Interdisciplinary research on Europe's history, identity and politics

At Utrecht University, Europe is a theme that is broadly studied by many researchers from various perspectives. The history of Europe, European integration, and European culture, identity and politics are important focus areas in our often interdisciplinary research. Various ideas and perspectives exist on Europe, its institutions and citizens, how Europe was ‘made’, and on what the future holds. The current COVID-19 crisis both challenges and fuels the ongoing research, inviting researchers to reflect on the implications for Europe's future. In several articles and blogs, our researchers recently shared their thoughts on the challenges Europe is facing.

Groep mensen volgt social distancing

Sybe de Vries, full professor of EU Single Market Law and Fundamental rights, for example, assesses EU’s legal matters and the endangerment of Europe’s Single Market in relation to the health crisis Europe is facing. In a recent blogpost for RENFORCE he states: “Within the context of the EU one may expect a common approach to fight Covid-19. However, some even argue that Corona rather reveals the relatively poor status of European cooperation." The Covid-19 crisis seems to visualize tensions between the EU’s Single Market and the protection of public health. 

Johan Schot, Professor of Global Comparative History and Sustainability Transitions at the Utrecht University Centre for Global Challenges, acknowledges this division among EU member states as well. In his blog he addresses the implications of the pandemic for the future of Europe. From his point of view, Europe is faced with unprecedented challenges as a result of the COVID-19 crisis, because “everything the European Union has been promoting for decades (openness, collaboration, freedom), has been reversed in a matter of days.”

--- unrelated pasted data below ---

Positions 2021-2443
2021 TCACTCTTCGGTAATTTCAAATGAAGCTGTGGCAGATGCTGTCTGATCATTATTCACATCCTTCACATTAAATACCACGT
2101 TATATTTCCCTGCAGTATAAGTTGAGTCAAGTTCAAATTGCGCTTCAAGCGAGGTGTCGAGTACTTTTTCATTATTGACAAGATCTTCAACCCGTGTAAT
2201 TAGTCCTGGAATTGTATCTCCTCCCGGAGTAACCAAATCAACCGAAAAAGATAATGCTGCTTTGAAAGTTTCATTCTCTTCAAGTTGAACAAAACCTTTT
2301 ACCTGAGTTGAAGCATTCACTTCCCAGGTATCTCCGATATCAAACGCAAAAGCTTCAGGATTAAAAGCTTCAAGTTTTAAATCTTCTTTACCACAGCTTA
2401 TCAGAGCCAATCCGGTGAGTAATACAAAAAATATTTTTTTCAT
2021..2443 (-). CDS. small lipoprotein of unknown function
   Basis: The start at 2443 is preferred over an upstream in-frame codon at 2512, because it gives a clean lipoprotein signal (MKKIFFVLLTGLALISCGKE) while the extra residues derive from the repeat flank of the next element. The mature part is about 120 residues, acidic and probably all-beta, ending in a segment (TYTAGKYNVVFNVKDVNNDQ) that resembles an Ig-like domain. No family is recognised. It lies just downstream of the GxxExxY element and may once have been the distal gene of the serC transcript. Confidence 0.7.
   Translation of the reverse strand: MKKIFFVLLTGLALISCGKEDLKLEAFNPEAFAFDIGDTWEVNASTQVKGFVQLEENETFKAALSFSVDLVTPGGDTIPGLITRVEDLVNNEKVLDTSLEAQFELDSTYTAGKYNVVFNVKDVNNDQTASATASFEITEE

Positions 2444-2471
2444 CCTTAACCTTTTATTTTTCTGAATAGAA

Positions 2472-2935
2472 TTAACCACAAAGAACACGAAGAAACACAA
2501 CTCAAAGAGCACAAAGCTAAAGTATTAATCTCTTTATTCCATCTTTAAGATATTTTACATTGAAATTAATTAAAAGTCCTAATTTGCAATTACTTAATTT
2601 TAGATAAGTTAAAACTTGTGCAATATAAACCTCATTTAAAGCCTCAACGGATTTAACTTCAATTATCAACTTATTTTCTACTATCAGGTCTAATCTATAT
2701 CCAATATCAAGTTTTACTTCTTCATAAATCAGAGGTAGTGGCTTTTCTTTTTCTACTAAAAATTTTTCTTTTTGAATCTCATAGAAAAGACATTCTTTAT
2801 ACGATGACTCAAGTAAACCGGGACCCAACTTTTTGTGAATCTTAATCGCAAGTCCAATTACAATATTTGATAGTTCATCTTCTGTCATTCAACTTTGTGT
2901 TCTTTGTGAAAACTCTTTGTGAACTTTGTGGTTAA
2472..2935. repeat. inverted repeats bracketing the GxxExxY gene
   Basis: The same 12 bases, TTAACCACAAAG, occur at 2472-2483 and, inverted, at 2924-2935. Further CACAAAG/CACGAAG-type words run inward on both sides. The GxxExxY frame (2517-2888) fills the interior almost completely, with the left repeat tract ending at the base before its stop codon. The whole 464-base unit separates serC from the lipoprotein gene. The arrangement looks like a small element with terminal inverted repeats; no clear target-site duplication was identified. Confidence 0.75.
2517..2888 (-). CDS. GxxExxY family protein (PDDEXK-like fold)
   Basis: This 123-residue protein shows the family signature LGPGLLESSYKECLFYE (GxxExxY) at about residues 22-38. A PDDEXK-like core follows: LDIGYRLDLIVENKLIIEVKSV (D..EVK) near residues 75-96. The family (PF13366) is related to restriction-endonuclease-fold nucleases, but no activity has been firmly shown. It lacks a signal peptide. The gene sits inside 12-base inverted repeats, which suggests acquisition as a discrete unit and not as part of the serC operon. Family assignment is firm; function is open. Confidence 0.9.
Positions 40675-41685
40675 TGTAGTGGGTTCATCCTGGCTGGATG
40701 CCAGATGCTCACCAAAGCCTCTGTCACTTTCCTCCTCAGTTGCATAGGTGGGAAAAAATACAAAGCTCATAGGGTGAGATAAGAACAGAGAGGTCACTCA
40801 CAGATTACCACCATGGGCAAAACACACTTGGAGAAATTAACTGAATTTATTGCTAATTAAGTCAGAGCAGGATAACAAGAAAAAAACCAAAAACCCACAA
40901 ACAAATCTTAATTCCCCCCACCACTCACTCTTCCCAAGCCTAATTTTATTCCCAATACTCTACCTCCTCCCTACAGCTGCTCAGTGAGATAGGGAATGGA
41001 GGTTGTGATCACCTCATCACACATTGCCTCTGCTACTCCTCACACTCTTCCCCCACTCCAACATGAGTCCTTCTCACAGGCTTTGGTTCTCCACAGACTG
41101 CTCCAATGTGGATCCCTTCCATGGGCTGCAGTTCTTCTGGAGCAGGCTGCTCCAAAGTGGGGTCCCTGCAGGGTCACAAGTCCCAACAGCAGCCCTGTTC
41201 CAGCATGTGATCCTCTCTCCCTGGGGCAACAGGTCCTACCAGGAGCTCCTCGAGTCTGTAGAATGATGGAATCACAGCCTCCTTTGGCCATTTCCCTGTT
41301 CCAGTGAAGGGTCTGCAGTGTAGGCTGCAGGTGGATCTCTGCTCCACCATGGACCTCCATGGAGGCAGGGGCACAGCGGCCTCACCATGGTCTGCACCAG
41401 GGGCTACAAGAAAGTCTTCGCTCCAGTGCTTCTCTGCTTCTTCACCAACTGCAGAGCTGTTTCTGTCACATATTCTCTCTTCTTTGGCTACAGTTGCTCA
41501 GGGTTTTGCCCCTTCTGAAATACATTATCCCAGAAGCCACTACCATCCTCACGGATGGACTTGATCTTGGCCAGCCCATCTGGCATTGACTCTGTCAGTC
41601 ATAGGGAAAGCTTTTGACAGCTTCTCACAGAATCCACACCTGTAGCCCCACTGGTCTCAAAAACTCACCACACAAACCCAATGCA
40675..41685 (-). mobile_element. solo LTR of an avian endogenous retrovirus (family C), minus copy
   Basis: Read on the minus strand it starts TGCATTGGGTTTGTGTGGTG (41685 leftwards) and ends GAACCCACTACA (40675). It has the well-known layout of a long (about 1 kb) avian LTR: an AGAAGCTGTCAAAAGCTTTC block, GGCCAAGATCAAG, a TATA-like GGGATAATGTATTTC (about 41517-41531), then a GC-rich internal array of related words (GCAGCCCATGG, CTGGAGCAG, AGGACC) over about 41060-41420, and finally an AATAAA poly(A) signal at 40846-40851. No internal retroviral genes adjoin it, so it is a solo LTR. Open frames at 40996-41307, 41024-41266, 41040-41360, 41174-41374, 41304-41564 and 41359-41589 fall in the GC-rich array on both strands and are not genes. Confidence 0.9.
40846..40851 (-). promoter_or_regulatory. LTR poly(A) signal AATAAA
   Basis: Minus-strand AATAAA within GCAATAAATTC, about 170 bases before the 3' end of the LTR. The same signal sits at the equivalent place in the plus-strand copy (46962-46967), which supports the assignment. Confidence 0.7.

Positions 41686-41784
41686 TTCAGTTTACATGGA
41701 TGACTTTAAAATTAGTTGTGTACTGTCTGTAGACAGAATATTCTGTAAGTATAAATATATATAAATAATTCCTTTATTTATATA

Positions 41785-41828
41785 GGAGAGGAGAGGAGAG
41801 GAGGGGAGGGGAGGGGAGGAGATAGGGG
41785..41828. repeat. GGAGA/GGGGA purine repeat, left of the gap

Liesbeth van de Grift, Associate Professor in the History of International Relations, discusses in newspaper De Volkskrant how conflicting values threaten connectedness within the European Union. She worries that the current crisis could be misused to increase political power in certain European countries.

Rethinking Europe: exchanging ideas on Europe’s future

Following Von der Leyen’s initiative, more scholars from Utrecht University hope to share their thoughts on the Future of Europe, offering different perspectives and covering different fields of studies. Dr. Koen van Zon, specialized in the history of political representation in the EU, kicked off by elaborating on the past and future of democracy in the EU. In the second blog, Marij Swinkels and Jorrit Steehouder show the value of adaptive leadership in the European Union. MA student Dawid Aristoteles Fusiek wrote a third contribution about Europe's North-South division.  

Are you interested in sharing your (academic) perspective on the Future of Europe as well? You are more than welcome to contribute to our blog series.

Contact us about a contribution to this series
Read more about our Europe-related research